After being delayed for several days to resolve a last-minute tax dispute, the most expensive transaction in the Town of Belmont’s history was approved Dec. 15 when the Light Board OK’d the sale of the newly-constructed Belmont Light’s 60-megawatt Blair Pond substation off Brighton Street and three new 115kV transmission lines to utility giant Eversource for $45 million.

The push back of the agreement’s closing date was due to an objection initiated by Selectman Sami Baghdady – the Board of Selectmen makes up the Light Board – who questioned Eversource’s assumption it was exempt from paying local taxes on contractual services which would reduce its tax burden to the town by nearly 90 percent.

In the end, the town’s contention made by Town Assessors’ Chair Robert Reardon that Eversource would be required to pay the full tax won the day as the utility will send an estimated $350,000 in annual taxes to the town.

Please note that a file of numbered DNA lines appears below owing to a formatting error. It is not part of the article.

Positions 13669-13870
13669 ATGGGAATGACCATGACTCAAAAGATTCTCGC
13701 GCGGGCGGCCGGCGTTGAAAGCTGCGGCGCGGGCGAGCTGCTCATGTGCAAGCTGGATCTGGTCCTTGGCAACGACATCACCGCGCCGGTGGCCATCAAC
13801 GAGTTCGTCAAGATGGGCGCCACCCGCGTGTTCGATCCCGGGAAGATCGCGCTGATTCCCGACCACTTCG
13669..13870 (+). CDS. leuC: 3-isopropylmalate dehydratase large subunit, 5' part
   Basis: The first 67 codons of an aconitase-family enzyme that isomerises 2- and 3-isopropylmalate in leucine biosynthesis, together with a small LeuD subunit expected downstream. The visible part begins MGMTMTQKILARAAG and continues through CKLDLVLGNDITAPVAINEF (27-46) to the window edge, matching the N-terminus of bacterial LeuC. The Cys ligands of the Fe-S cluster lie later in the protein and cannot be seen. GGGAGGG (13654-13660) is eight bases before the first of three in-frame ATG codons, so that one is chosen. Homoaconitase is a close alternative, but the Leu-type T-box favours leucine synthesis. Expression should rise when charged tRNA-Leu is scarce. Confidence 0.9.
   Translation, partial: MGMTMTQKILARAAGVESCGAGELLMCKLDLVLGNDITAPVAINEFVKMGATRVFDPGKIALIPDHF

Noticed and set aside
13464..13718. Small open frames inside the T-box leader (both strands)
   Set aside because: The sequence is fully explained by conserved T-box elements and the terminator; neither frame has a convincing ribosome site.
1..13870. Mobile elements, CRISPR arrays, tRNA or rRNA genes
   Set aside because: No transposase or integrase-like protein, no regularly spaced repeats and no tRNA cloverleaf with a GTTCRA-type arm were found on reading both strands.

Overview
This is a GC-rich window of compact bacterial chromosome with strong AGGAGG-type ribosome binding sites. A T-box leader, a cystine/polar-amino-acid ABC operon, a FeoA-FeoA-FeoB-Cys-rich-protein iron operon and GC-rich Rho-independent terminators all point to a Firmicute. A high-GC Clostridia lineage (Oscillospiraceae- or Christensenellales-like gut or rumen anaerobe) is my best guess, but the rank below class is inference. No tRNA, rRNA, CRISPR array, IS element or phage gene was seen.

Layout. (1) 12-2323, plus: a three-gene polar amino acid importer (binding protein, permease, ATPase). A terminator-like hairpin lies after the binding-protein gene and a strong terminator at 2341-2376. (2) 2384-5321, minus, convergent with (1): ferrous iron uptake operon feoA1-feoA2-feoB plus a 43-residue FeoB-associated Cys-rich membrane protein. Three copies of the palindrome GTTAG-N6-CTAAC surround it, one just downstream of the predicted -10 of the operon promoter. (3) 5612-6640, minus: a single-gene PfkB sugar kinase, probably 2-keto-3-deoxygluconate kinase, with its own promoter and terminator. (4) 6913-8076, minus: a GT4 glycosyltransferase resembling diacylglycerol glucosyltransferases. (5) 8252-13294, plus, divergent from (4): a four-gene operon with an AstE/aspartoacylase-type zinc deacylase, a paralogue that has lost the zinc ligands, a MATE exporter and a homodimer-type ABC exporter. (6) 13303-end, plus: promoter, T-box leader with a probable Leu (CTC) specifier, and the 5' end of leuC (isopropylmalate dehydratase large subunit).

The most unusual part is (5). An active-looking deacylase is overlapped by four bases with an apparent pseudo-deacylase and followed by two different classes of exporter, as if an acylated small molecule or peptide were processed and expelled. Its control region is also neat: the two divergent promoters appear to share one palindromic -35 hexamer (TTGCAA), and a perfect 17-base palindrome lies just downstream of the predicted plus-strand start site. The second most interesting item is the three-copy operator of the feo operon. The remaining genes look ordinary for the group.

The $45 million for the new cables and the 10,000 square-foot electrical substation off Brighton Street on Flanders Road on the Cambridge line will be used to pay off the $26 million in short-term loans used to construct the project.

The town’s new system that is connected to New England Electric Grid at Alewife will provide “an effective energy distribution solution for Belmont residents and businesses for the next forty years,” stated a press release from Belmont Light

In February 2012, Belmont Town Meeting voted unanimously to authorize $53.7 million in new bonding capacity to finance the new system which doubled electrical capacity increasing reliability for Belmont customers.

In its Joint Development Agreement, Eversource reimburses Belmont $45 million for the cost of constructing the transmission line and for the utility to take permanent ownership and maintenance responsibilities for the transmission line moving forward.